An article at the Miami Herald says that federal officials are quietly considering removing endangered status from the Florida Key Deer.
With population estimates showing numbers down to around 950 and recent population hits from screwworms and hurricanes it seems like an odd time to consider reducing their status to “threatened” according to retired biologist Tom Wilmers.
“Down-listing the Key deer to threatened is beyond absurd,” said Tom Wilmers, a deer biologist who retired from the National Key Deer Refuge after nearly 30 years. “Their habitat is horrible. They’ve been hit by a hurricane. There was the horrible situation with those screwworms. And now you’re going to talk about down-listing them? What is better than it was 25 years ago? Nothing.”
Endangered species have always been under the gun so to speak due to the controversial nature of the Endangered Species Act which at times has caused logging and other activities to cease.
And in recent years there has been a trend toward delisting subspecies of. Recently the Louisiana black bear was delisted, despite still low populations and it is not surprising to see key deer examined. There are those who argue that there is not much difference between a Louisiana black bear and other black bear subspecies so protection should come from states as they determine population levels in their territory, not from the federal government.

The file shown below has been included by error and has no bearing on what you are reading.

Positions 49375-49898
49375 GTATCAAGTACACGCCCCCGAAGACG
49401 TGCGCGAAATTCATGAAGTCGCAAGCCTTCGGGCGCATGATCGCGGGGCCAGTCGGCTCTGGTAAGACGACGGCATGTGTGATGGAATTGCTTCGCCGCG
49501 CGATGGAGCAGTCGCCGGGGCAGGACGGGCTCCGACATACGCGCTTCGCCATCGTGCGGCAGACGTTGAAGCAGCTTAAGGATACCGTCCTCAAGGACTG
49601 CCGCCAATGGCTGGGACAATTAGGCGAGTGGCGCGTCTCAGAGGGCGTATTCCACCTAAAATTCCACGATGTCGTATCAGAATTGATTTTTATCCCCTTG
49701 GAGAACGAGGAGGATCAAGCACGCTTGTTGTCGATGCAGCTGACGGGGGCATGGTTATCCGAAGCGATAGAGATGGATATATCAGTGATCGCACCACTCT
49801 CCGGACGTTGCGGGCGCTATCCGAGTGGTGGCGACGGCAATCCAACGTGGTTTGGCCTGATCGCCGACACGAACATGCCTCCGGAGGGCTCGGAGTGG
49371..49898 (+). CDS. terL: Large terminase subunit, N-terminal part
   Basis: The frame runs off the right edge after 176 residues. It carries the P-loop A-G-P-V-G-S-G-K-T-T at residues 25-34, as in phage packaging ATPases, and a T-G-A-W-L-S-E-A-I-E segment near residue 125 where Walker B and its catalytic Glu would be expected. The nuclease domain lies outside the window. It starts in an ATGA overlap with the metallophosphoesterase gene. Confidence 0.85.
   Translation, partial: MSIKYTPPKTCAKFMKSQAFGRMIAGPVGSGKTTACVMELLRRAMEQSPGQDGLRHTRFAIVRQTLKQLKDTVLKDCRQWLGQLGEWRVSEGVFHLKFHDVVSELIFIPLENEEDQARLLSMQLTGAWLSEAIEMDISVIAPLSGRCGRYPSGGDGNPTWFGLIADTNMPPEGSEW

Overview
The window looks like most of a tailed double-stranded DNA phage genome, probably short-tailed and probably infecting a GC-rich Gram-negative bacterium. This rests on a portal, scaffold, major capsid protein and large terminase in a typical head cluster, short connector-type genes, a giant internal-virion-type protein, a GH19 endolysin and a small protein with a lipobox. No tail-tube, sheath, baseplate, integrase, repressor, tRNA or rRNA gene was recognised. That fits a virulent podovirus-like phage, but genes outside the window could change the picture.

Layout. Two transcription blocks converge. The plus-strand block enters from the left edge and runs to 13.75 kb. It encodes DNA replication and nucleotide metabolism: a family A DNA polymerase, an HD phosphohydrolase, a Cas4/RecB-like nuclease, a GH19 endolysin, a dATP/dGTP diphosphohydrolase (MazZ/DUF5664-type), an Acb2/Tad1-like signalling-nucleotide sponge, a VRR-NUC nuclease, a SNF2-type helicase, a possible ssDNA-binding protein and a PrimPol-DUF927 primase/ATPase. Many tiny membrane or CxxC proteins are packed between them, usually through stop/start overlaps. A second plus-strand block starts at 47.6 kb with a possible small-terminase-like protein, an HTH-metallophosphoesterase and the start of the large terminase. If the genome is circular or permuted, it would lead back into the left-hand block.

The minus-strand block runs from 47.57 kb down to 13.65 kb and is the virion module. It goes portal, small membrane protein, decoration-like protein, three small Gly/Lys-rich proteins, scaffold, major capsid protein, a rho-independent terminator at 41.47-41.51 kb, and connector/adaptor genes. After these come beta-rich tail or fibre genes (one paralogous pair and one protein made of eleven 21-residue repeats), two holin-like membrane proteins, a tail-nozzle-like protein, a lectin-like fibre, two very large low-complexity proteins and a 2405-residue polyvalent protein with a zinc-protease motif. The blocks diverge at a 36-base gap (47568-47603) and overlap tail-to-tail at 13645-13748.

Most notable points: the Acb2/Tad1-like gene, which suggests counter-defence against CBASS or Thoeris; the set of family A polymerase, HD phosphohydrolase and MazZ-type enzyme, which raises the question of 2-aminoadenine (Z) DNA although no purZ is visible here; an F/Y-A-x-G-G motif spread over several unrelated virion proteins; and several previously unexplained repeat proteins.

In the case of the Florida Key Deer there is a good chance this designation change will not happen due to the high-profile of the species. However, even considering changing their status is…well…strange.
My concern for the species with a delisting is that it will embolden wildlife smugglers and poachers to take a toll on an already decimated population.
I have been on multiple Texas ranches that have more whitetail within their acreage than the Florida Keys have their namesake deer (950). When looking at situations like this it is all about perspective and I cannot help but think about the above statement and realizing a single disease outbreak or major storm could literally wipe out most of the remaining key deer. In this case I hope common sense and good science prevails and this national treasure retains the protection it deserves.
Chester Moore, Jr.
Cutting-edge wildlife writings and investigations.